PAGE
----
- Perceived ease of use, per task (generally, that’s kind of it, however, this question is asked at the end of each task, which can help surface low-scoring tasks that may need some adjusting).
Step 4: Choose how to distribute the survey
Now you need to decide on how you’re going to get the data for these metrics from your target audience. The most popular methods are through a short intercept survey on a live website, via email, or after a usability test.
Depending on your goals and the audience you chose, some distribution methods may make more sense than others. For example, if you’re targeting users that have gone through a specific flow in your product, you may be able to get a list of everyone that has completed that flow and send them several questions via a mass email, or you may be able to set a trigger in your product that prompts them with an intercept survey the moment they complete that flow.
It’s also important to consider distribution before you write the questions because it could affect your questions too. For example, with intercept surveys, you may want to only ask 1 question, otherwise it may seem too lengthy and cause potential participants to close it automatically.
Step 5: Prepare the questions
To ensure the most accurate results with quantitative surveys, the questions must be asked in exactly the same way for all respondents and should be Close-Ended Questions. These are questions that ask respondents to choose from a distinct set of predefined responses (like ratings, scales, or yes/no responses).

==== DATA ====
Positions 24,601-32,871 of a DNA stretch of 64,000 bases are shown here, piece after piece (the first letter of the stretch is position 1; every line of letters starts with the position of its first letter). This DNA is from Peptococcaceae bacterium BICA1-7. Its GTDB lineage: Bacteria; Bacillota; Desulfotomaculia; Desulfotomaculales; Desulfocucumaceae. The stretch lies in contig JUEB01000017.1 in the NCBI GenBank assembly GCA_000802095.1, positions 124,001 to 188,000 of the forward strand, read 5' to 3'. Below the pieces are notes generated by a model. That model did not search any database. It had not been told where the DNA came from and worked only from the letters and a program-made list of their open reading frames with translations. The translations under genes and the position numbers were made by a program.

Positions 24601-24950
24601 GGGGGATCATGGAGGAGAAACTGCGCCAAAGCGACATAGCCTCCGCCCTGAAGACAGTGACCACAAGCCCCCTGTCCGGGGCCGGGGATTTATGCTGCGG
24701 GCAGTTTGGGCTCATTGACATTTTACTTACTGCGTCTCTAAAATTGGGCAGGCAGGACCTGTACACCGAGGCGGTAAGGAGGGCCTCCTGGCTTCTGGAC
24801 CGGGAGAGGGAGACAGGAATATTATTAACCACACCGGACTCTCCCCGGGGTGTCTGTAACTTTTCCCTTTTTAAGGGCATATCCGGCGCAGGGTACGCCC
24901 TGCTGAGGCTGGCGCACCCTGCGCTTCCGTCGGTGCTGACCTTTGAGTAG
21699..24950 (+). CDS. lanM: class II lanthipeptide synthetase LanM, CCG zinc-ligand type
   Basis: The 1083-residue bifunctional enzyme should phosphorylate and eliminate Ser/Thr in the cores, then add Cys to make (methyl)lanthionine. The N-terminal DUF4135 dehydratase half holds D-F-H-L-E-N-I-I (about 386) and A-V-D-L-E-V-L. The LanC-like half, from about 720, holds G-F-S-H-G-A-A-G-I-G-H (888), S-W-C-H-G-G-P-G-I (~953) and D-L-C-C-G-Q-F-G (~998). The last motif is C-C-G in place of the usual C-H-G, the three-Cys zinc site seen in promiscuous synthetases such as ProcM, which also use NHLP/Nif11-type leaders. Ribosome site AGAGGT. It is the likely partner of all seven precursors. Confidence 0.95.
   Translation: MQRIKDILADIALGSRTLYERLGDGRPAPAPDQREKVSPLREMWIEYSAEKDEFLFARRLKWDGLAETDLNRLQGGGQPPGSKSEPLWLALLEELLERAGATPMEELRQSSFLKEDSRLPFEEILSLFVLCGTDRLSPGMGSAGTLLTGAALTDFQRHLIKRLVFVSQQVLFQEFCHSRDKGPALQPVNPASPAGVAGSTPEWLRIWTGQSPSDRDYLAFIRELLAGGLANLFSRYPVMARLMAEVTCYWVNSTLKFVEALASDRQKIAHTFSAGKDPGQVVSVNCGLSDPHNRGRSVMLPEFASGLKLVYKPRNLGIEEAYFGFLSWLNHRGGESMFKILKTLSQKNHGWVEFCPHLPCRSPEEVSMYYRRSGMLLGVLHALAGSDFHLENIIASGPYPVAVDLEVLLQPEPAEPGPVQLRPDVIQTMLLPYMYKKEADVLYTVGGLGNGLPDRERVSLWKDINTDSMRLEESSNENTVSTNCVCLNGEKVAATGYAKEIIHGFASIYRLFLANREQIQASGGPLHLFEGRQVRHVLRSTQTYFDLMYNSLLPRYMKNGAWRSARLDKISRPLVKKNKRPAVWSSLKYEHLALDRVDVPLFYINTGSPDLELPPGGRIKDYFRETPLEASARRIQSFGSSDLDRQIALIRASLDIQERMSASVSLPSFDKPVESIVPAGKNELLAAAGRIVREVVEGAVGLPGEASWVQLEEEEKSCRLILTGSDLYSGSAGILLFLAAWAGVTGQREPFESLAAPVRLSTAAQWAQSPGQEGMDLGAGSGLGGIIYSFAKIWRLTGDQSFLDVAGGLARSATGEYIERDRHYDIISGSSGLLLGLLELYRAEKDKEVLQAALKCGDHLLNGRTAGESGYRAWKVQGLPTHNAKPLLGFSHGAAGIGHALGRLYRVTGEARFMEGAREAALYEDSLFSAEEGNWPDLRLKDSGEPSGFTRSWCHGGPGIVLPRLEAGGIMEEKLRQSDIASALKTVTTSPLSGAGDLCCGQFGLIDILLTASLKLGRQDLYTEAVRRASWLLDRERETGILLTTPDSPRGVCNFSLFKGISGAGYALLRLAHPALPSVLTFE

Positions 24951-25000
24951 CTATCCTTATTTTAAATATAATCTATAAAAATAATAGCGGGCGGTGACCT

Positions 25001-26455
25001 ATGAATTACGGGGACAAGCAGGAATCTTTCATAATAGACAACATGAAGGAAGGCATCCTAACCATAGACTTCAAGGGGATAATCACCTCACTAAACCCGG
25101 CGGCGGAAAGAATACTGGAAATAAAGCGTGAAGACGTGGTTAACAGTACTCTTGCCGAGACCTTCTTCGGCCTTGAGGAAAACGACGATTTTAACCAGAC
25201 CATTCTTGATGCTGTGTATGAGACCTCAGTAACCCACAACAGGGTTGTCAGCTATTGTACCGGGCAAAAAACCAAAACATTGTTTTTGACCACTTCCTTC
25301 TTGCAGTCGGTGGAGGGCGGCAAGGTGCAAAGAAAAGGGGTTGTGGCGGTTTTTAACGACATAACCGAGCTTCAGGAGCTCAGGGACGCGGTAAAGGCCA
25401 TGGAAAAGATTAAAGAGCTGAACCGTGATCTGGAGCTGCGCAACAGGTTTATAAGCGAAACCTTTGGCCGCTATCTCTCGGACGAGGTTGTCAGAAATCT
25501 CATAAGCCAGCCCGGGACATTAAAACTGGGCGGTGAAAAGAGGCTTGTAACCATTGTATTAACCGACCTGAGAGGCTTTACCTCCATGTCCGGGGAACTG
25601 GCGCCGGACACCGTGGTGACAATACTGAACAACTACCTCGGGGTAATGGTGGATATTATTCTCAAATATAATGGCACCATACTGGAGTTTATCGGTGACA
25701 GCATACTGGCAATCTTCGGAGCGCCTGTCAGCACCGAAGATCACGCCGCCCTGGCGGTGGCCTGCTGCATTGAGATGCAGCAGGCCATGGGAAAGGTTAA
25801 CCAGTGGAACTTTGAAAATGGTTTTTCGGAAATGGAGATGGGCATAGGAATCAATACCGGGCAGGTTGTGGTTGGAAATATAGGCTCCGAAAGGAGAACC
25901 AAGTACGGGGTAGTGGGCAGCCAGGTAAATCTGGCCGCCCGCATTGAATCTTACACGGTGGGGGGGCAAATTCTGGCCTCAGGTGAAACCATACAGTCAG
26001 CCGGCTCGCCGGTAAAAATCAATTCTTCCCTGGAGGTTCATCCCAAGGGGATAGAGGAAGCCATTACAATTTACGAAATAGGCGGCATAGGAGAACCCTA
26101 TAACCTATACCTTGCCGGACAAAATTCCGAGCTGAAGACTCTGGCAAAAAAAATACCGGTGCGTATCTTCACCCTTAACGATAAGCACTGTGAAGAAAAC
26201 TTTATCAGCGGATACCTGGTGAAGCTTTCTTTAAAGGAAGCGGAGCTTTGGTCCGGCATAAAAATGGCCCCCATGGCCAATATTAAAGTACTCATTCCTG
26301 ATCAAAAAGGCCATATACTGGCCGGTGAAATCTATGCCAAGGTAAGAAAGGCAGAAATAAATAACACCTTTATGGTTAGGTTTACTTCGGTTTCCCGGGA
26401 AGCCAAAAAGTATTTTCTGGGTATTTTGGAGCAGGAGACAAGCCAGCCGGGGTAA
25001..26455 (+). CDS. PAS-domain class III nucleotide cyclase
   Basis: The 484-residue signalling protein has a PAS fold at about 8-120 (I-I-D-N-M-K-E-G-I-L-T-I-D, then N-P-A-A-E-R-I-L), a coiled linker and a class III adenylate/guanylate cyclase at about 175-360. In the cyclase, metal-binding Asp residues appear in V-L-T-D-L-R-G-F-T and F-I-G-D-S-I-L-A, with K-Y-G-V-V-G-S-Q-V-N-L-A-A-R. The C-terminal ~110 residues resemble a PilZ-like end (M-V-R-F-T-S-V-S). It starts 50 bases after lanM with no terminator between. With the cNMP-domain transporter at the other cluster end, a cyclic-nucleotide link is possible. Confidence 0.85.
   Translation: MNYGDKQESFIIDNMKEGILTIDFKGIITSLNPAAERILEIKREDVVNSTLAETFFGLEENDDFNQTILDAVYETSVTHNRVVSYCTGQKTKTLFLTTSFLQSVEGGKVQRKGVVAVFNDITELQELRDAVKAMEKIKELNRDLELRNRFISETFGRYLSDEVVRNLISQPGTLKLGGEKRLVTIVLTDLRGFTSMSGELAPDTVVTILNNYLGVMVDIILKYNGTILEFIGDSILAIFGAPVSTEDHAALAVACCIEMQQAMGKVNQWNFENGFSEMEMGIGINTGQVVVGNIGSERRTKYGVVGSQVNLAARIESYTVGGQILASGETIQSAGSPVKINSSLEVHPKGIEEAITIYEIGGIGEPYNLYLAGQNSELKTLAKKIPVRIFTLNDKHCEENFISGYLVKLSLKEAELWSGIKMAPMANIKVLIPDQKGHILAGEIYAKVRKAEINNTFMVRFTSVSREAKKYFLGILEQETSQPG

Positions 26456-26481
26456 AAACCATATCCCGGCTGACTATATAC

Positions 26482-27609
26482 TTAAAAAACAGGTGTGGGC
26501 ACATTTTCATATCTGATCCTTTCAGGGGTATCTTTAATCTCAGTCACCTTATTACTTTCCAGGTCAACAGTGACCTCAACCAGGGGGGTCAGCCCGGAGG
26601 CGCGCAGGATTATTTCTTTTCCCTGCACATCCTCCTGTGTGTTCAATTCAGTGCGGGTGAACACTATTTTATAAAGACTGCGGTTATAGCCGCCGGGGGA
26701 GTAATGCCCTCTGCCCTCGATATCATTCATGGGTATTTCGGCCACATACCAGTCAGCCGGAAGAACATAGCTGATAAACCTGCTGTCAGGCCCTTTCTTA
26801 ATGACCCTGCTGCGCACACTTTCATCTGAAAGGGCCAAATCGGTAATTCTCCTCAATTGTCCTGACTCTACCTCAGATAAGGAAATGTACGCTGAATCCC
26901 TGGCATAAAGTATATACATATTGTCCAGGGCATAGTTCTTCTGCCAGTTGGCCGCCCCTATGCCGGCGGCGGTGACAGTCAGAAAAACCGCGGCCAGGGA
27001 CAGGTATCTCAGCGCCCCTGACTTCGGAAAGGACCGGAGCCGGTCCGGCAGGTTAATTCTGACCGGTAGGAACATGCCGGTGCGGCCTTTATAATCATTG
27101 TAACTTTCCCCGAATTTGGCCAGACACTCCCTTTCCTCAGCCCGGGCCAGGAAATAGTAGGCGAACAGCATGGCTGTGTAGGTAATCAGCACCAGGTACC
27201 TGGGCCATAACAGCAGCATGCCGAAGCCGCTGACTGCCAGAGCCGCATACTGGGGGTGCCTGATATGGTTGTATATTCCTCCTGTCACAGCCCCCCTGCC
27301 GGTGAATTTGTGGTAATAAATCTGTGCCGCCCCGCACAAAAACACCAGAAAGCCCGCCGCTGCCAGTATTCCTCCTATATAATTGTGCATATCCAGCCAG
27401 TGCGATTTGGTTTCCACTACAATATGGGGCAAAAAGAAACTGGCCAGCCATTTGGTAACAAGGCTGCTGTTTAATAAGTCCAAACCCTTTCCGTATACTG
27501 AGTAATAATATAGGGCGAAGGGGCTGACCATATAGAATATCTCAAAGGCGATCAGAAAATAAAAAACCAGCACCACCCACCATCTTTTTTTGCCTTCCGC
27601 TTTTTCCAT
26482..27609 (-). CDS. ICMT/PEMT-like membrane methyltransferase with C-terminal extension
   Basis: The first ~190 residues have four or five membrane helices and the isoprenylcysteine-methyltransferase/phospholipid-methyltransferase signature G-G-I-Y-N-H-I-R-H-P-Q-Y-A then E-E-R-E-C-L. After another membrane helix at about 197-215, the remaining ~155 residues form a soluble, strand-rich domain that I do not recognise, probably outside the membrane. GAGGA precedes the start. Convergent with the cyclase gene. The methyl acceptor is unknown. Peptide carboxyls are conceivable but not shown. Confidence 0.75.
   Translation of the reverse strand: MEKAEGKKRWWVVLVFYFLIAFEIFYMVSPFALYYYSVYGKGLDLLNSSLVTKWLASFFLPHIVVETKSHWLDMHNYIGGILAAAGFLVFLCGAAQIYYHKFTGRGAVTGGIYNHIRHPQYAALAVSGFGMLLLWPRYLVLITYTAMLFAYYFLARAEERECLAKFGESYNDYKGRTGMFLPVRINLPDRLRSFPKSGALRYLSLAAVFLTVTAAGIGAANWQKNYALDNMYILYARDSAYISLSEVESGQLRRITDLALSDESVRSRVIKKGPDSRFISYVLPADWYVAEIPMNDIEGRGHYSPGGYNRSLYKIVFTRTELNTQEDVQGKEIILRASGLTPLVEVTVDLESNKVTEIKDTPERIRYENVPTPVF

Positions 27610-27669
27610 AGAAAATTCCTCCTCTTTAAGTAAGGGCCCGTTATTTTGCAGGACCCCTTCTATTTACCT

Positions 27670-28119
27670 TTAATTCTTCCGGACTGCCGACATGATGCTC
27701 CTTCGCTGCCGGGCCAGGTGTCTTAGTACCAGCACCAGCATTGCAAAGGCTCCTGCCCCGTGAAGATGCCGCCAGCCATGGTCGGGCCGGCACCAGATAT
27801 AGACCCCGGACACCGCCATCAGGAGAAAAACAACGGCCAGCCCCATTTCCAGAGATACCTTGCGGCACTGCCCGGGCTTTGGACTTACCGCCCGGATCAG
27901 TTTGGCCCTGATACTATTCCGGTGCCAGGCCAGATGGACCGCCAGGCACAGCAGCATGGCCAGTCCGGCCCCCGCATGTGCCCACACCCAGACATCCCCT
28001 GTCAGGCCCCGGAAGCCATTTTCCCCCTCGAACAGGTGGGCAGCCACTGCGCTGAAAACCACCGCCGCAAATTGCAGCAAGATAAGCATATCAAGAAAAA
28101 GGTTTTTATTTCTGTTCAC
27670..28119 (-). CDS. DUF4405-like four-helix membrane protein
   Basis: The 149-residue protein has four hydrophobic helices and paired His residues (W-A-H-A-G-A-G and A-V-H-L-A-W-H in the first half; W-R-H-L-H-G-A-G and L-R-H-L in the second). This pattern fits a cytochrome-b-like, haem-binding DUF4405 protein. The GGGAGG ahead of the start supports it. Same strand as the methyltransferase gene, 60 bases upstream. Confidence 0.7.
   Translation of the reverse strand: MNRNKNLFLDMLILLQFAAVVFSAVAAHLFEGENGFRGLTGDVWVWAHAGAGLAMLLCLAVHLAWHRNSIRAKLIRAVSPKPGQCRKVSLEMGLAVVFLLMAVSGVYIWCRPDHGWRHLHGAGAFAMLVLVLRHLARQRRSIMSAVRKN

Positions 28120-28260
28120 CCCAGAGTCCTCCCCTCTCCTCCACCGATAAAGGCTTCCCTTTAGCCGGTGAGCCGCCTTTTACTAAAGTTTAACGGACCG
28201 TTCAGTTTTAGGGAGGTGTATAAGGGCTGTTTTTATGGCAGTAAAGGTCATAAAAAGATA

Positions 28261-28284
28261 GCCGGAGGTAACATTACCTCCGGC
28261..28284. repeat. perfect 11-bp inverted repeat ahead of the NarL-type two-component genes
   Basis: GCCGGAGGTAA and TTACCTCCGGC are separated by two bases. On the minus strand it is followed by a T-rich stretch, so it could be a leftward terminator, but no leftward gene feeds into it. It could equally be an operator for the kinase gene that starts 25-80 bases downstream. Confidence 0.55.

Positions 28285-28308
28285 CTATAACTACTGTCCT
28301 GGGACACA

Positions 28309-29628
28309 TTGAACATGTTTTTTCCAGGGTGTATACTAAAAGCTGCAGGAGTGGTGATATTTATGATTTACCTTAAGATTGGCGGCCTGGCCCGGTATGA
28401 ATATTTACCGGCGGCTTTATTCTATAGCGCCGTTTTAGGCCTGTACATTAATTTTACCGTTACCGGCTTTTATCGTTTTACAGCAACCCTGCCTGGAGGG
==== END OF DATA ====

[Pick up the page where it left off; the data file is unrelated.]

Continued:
Some examples of quantitative questions would be:
- Question 1: “I thought the system was easy to use”
- Response: 1 (strongly agree) | 2 | 3 | 4 | 5 (strongly disagree)
- Question 2: “Overall, this task was:”
- Response: 1 (very easy) | 2 | 3 | 4 | 5 (very difficulty)
With questions like these, you can easily get measurable numbers, for example, “Amongst our 400 responses, this task had an average difficulty score of 4.2”.
There are also pre-made surveys you can use which help for Benchmarking a usability score in your product. They also allow you to compare that score with Industry Benchmarks or competitor scores. With these surveys, you can then repeat them over time to see if your product is improving. The SUPR-Q and the SUS Surveys are two that focus mainly on Usability and are worth checking out.
Step 6: Send the survey to your audience
At this point you have your goals, your target audience, the method of distribution, and your refined questions. Now you’re ready to send it out, but just make sure you give enough time to collect the results. Remember, you need enough of a sample size to achieve statistical significance (aim for over 100 participants), otherwise your data may vary too much to be credible. So send away!
Step 7: Analyze the responses
Once you have enough responses to achieve statistical significance, you can move on to analyzing the responses. There are many tools out there that can help you plot this information visually which will help with your analysis.
Finally, turn this into an easy-to-digest report and share it with your team and stakeholders. Make sure to explain why this data is useful and what you plan on doing with it next. You can even debrief with your team or stakeholders and you can start coming up with plans on how to improve those metrics you collected.
Tips for a great Quantitative Survey
Just remember that the longer your survey is, the less likelihood that participants will complete it, so make sure your questions are deliberate and necessary to achieve your goals.